With only a few dish towels on hand, we mopped up what we could and moved our gear away from the leakiest spots. Just as we were cursing and trying to sort out what to do, the rain stopped suddenly and the sun came back out. Almost immediately, steam appeared over the roof as the water started evaporating back into the air, and as if by magic, a triple rainbow appeared over our heads. Despite the beautiful distraction, there was no question about it—we had to finish the roofing during this trip.
We immediately set to work laying out the roofing felt over the sheathing. We definitely didn’t have time to add the shingles that same day, but we knew that if we could just get that membrane over the gaps in the sheathing, we could weather the night and start shingling in the morning (pun intended). We anxiously kept our eyes off in the distance for approaching cloudbursts, but thankfully all the others we could see moving in from the mountains dumped just north or south of us. The rest of the afternoon involved cleaning up the inside of the cabin, opening up the windows to air things out, and carting a lot of the scrap lumber and construction debris back outside to make room in the interior. We then added a railing to the edge of the loft platform to keep us from rolling off and dropping eight feet to the floor (safety schmafety), unrolled our new mattress, and made the bed.
I wish I could say that Justin and I slept like rocks, but that night in the cabin gave us flashbacks to our last visit camping on the site. Though it wasn't nearly as extreme as staying in a tent, it was again colder than we expected and the gentle overnight winds whistled through the cracks and gaps in the cabin walls. The overhanging edges of the roofing felt rustled in the breeze and the moon was bright and nearly full in the sky.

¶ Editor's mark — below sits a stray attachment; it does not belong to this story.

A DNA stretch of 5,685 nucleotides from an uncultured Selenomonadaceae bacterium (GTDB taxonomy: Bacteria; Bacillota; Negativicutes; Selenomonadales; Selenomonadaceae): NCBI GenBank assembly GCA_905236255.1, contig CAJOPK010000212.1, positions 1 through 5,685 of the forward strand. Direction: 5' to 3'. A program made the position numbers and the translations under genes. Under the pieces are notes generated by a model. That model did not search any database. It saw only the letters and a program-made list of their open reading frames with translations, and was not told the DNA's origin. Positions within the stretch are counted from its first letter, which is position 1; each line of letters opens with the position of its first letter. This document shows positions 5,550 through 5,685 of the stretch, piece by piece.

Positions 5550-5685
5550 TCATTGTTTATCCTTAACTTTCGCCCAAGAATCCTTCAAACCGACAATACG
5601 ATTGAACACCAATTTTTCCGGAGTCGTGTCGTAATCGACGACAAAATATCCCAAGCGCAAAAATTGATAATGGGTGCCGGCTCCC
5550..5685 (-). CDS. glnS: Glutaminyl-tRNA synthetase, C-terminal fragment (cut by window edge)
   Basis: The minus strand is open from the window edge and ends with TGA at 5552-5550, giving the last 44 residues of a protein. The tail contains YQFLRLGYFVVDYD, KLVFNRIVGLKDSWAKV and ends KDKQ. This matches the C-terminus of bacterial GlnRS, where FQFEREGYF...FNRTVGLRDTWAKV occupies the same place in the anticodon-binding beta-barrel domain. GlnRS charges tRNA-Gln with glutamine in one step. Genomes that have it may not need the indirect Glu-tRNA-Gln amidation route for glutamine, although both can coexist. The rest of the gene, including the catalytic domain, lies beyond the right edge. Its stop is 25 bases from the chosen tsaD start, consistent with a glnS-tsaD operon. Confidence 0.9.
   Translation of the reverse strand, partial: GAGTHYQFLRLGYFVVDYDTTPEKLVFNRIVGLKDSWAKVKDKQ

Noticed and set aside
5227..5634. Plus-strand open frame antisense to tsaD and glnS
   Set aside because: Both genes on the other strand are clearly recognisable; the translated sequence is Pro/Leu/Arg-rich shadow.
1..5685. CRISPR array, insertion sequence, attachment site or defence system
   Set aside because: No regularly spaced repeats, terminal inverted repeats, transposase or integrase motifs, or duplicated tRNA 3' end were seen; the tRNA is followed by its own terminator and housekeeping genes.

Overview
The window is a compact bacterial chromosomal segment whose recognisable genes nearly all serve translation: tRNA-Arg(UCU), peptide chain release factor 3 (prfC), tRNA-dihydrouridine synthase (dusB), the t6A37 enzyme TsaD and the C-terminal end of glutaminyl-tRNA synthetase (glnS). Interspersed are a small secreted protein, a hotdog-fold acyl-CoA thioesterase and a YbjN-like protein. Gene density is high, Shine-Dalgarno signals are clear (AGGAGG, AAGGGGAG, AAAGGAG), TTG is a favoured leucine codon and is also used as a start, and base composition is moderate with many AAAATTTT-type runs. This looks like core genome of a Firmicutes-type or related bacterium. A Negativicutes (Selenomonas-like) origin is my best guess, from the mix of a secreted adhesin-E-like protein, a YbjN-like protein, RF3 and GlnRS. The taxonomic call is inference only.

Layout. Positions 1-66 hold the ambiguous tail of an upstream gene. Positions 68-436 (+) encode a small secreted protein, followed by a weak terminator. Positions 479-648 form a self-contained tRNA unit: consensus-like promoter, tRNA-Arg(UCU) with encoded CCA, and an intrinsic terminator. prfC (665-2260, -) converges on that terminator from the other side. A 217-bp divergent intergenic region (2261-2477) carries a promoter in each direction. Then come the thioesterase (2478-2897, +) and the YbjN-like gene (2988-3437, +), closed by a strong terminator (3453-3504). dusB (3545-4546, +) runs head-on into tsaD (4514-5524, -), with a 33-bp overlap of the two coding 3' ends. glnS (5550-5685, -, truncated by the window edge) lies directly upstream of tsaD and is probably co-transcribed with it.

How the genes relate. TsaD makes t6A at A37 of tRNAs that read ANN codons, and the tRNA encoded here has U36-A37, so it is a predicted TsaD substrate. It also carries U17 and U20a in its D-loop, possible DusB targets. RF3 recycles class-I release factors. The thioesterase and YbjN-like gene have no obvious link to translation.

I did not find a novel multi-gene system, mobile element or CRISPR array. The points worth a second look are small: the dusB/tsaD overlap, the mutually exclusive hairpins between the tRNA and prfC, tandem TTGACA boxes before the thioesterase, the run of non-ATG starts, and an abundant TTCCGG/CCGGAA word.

Made [Incorrectly] in China
Coffee cures all, however, and the next morning we set to work unpacking the generator and getting it rolling. But try as I might, I couldn’t get the damn thing running. I followed all the first-time use instructions to a tee, adding oil, priming, etc.—I would open the fuel line, open the choke, crank it up, then slowly close the choke to get it back down to idle. After about a minute of running smoothly, the engine would start sputtering and coughing, then ultimately die. I’m no small engine mechanic, and my resident gearhead (my brother) was not with us to troubleshoot. But texts and phone calls just couldn’t solve the problem, nor could any amount of Googling, and I was ready to kick the stupid thing down the hillside.* Yet another major equipment failure, and this time it was brand new!